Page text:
Rick Santorum’s loss in the Michigan primary has not changed the long view for his Jewish supporters, who say that in times of crisis, social issues don’t matter.
Santorum’s strong challenge in the Feb. 28 contest, where he was narrowly defeated by front-runner Mitt Romney, 41 percent to 38 percent, forecasts a long battle for the nomination. The former Massachusetts governor had to outspend Santorum in a state that just weeks ago he had been expected to win handily.
Michigan, with its battered automaker-based economy and its status as a large Midwestern hub, was considered a critical test.
Now all eyes are on Super Tuesday, March 6, when 437 delegates are at stake in 10 states. In one of the largest of those states, Ohio, a poll taken before the Michigan results showed Santorum leading Romney by 11 points.
Santorum has surged to become the likeliest conservative contender to beat Romney by playing up his blue-collar roots and emphasizing social conservatism on issues such as birth control, abortion and gay rights.
The former Pennsylvania senator is fiercely anti-abortion and believes that states have the right to ban birth control — stances that are at odds with the views of most American Jews. Not a problem, says Matt Brooks, executive director of the Republican Jewish Coalition.
“Jobs and the economy and international affairs, these macro issues are front and center,” he said. “If the micro issues, abortion and contraceptives, become predominant, then you’ve got a problem. But this is a big picture, big issue, high-stakes election.”
The prospect of Santorum winning the Republican nomination excites Jewish Democrats, as well, as they believe he will be an easier opponent for President Obama to beat in November.
The bulk of the Republican Party’s Jewish donors and advisers have signed with Romney. His relative moderation is seen as a natural fit for a GOP Jewish constituency that is hawkish on Israel and often fiscally conservative but averse to extremes on social issues.
“We know [Santorum is] a great friend of Israel,” said Fred Zeidman, a Houston lawyer and one of Romney’s leading fundraisers. “I do fear his social views will be anathema to a great deal of our Jewish community.”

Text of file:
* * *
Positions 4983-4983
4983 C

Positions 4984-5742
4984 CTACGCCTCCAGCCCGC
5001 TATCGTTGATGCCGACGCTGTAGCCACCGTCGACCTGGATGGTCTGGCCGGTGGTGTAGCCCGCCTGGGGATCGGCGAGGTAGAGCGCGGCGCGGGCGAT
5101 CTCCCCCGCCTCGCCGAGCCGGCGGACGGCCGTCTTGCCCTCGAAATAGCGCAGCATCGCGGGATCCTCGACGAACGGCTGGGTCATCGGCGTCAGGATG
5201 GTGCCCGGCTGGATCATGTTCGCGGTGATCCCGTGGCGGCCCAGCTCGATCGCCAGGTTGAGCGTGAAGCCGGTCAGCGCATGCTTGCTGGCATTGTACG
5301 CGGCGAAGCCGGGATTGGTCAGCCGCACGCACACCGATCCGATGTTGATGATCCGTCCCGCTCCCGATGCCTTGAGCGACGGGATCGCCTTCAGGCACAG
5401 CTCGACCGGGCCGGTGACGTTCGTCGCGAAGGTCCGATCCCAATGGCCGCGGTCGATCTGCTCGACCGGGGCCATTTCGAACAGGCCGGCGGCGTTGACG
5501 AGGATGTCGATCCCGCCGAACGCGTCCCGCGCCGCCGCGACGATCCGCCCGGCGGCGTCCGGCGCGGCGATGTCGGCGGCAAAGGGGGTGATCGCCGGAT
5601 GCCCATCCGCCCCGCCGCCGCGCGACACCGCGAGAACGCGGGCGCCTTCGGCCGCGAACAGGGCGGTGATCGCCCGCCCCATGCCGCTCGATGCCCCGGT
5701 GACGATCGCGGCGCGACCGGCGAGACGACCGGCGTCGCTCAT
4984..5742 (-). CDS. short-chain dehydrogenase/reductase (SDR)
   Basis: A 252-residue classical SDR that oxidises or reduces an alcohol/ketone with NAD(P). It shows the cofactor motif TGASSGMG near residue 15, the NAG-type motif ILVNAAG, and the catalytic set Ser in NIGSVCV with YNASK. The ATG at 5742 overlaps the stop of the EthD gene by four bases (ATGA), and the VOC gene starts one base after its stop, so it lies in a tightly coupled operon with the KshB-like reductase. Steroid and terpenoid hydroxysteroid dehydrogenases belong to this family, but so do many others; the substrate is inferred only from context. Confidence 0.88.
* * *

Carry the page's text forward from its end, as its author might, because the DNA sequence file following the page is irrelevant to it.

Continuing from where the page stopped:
Republicans like Zeidman have counted on Romney’s moderation to carry swing states where sizeable Jewish populations could make a difference — for instance, in Florida, Pennsylvania and Nevada.
Liberal websites have compiled “greatest of” lists of Santorum’s hard-line stances on social issues.
“During his 99-county tour of Iowa, Santorum frequently compared same-sex relationships to inanimate objects like trees, basketballs, beer, and paper towels,” Think Progress said Jan. 4 after Santorum’s first surprise showing — a virtual tie with Romney in the state’s caucuses.
Santorum “will clearly be a nonstarter with the Jewish community,” said David Harris, president of the National Jewish Democratic Council. “I wish him the best of luck in the primaries.”
Lonny Kaplan, a New Jersey businessman who is leading Santorum’s fundraising in the Jewish community, says his candidate can overcome his Jewish problem by making his election about the economy and backing Israel as its tensions with Iran increase.
“My sense is that those [social] issues, while they’re important to him, are not what his campaign is about,” Kaplan said.
Ronald Reagan campaigned well to the right of his GOP rivals and predecessors, yet won nearly 40 percent of the Jewish vote in 1980. It was a year, like this one, when the U.S. was tangling with a recalcitrant, unpredictable Iran and a sagging economy. Reagan collected a bigger chunk of the Jewish vote than any Republican had won in decades. No Republican presidential candidate since has matched that level of Jewish support.
Kaplan says 2012 is similar, given the jobs crisis and tensions with Iran. Santorum has been the most hawkish of the candidates, going beyond years of “no options are off the table” language to explicitly say that he would order a U.S. strike if necessary to keep Iran from having a nuclear weapon.
“Israel is severely challenged today, and all of us are very comfortable with Rick’s stand on Israel,” said Kaplan, a former president of the American Israel Public Affairs Committee. “And while the economy is showing signs of improvement, it’s been bad for four years.”
Harris of the NJDC said that was wishful thinking, dismissing any efforts to compare Santorum to Reagan or to George W. Bush. While those candidates embraced socially conservative stances, Santorum has been defined by them, he said.
“It’s not that he takes a principled stand [on] abortion,” he said. “It’s that he’s long prided himself on being the most far-right social issues candidate.”